(Oh look, I found a journal entry I’d been working on in fits and starts over the week. Evidently the headaches and work have given me the attention span of a gnat.)
I have the money to buy my current 7/8. Which, of course, now makes me all wibbly again. I’m just going to need to upgrade in a few years anyhow, now that I’m taking lessons again and advancing properly.
But why do you wibble? I hear my Gentle Readers say. We thought you were decided.
Well, insofar as I like the cello and it’s good to play, yes. When it comes to handing over just under $2K? Not so much.
I just dragged the 4/4 up from downstairs, though. And yes, wow, it’s great: it’s balanced, and projects really well. But it’s huge. And… I’ve come to prefer the tone of the 7/8. It’s more… caramel-y. My 4/4 is kind of like espresso: delicious, but with a bite. The 4/4 is easier to play action-wise; string crossings were effortless and the sound match between first and fourth position is smoother. But the 7/8 has that lovely mellow, nutty sound to it that’s always been my preference in cello tonal colour. And it’s improved since I got it; it likes being played and the sound has certainly developed. It will only get better.
I know I want to sell my 4/4. That much is decided. Love the sound, but I’m never going to be the kind of cellist that needs it, as in a soloist who needs to be heard through the orchestra. I’m small-ensemble and chamber material. So there’s hopefully around $1000 to be recouped from that. Whether or not it will sell is a different story; I’ve seen cellos posted repeatedly on Craigslist and Kijiji, with prices revised downward. I know this one is a gem; it’s a question of getting people to understand that.
Apart from the looming purchase of the 7/8, I also have hard case woes. The one I bought secondhand last year just isn’t going to work for a 7/8. The suspension is all wrong, the curved parts that are supposed to fit into the cello’s waist don’t fit into where the 7/8’s waist actually is, and there’s two inches of gap at the bottom. Even when I pad the bottom, the weight of the cello pulls it down so that the lower pegs hit the bottom of the scroll box, which means the cello’s weight is suspended from the lower pegs. (Bad? Yes. Very.)
Having bought both new-to-me hard and soft case last year, I’m loathe to buy a new one again. The soft case I bought is roomy on my oversized 4/4; the 7/8 swims in it. Yes, I could sell them along with my oversized 4/4 when I sell it, but adding another $300 on to the price of the 4/4 isn’t going to help sell it. But if I buy the 7/8, I want a good case to protect it. The one the luthier included with the rental 7/8 is a super-padded soft case which would be another $140 extra. If I want a new low-end hard case it will be about $300 and I’ll have the problem of finding a small 4/4 one in which the 7/8 won’t swim, or a large 3/4. There’s a local place that will let me send them my measurements and they’ll tell me if the 7/8 will fit one of their 3/4 cases, but they’d have to order a 3/4 in and it’s non-refundable if the measurements don’t match up after all. A hard case designed specifically for a 7/8 will be over $500.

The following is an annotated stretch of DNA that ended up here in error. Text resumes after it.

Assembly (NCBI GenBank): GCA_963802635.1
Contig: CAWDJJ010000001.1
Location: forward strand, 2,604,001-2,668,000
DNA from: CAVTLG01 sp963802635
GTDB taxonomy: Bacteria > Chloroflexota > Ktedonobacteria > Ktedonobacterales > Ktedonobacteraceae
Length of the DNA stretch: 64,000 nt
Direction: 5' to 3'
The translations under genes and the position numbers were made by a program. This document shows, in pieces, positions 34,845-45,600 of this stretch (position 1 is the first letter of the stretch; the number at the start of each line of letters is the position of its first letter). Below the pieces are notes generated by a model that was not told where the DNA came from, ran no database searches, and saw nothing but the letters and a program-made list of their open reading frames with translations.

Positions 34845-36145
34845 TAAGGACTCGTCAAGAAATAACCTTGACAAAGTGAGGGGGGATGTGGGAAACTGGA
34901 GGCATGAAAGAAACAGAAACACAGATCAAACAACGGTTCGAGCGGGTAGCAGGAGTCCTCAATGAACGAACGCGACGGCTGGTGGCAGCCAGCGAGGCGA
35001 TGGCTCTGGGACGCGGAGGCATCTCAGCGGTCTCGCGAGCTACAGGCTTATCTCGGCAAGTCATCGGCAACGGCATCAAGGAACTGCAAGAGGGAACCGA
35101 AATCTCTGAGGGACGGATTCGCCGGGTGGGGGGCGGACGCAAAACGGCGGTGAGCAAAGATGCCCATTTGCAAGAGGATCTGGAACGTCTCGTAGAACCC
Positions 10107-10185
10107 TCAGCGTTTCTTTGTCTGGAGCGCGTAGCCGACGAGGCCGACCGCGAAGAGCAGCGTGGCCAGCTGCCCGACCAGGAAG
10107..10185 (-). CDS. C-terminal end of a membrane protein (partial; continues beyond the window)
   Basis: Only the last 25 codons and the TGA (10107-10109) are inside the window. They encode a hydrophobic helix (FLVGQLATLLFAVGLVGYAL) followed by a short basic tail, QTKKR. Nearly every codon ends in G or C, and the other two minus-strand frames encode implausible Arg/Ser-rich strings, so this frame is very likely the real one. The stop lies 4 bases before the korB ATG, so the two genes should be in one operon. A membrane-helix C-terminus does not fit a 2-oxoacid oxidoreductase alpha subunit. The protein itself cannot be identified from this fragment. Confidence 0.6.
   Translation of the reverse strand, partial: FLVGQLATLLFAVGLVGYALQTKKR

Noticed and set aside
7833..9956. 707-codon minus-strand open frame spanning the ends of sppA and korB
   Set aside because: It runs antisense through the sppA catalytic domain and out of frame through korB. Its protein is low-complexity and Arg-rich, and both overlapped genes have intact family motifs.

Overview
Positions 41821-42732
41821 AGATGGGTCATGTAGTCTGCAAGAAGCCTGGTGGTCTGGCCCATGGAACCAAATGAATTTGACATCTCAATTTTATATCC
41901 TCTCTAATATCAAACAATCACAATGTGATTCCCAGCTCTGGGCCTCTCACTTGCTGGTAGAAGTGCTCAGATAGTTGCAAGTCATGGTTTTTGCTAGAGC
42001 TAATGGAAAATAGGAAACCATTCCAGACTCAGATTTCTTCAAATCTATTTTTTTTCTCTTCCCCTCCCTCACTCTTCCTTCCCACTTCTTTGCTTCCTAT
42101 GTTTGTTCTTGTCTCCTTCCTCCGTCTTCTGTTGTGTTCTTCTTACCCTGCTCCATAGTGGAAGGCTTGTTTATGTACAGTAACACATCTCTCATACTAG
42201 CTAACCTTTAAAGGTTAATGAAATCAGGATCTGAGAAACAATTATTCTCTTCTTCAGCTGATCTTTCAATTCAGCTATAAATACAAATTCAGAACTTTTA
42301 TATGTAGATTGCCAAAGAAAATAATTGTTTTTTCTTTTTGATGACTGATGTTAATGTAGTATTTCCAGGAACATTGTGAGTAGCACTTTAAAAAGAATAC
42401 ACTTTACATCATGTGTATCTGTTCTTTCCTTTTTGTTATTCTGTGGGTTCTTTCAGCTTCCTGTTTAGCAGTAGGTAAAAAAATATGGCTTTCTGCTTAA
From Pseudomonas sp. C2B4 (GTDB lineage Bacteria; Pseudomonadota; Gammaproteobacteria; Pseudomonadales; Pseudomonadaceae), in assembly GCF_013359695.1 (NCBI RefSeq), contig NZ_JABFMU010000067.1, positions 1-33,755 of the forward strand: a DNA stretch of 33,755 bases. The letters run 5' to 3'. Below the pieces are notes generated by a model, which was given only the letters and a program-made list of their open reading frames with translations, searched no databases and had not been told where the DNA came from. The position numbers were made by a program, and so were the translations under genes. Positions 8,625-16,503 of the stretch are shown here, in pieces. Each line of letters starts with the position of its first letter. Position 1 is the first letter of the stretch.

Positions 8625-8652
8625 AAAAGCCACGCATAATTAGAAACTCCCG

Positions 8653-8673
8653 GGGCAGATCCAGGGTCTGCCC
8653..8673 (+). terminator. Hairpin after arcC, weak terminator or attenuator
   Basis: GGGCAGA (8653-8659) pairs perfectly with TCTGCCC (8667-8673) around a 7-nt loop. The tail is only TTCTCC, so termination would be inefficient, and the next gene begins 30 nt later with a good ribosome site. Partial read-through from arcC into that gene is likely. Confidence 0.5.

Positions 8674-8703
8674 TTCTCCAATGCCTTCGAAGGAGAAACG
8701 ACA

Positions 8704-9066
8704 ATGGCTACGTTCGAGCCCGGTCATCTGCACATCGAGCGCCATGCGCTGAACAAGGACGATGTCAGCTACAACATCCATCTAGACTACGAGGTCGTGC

The main problem with the 4/4 I’ve got is that the curved areas for the waist actually interfere with the bouts when the 7/8 is placed high enough to try to avoid the pegs mashing into the bottom of the scroll portion of the case. Putting foam padding in the bottom to support the base of the cello only helps to a point, because the tips of the bouts bonk into the semi-circular bits, and they stop the padding from lifting the cello enough to avoid the pegs problem. I’ve talked to HRH and checked the material of the case, and it’s made of that high-density stuff cycling helmets are made from. So we’re going to remove the padding, he’s going to trim off the semi-circular sections that are designed to fit the waist of the cello, we’ll insert a crescent-shaped piece in the base to make the body area smaller and snugger, and replace the cotton velvet covering. It’s not like removing the curved sections is heretical; most of the cases I see don’t have them at all. Then I won’t need to worry so much, and the 7/8 won’t bang around.
So the first thing we’ll try is modifying the hard case I’ve got. (I hear certain Gentle Readers hooting about the fact that I’m modding a case.) If that doesn’t work, well… we’ll make it work.
In the end, I know what I need to do; I just have to steel myself to hand over the money, and trust that I’ll recoup part of it eventually. It’s just that the money is so reassuring in my bank account. Taking it out leaves me with not very much at all, even if I knew that it was earmarked for the 7/8 to begin with.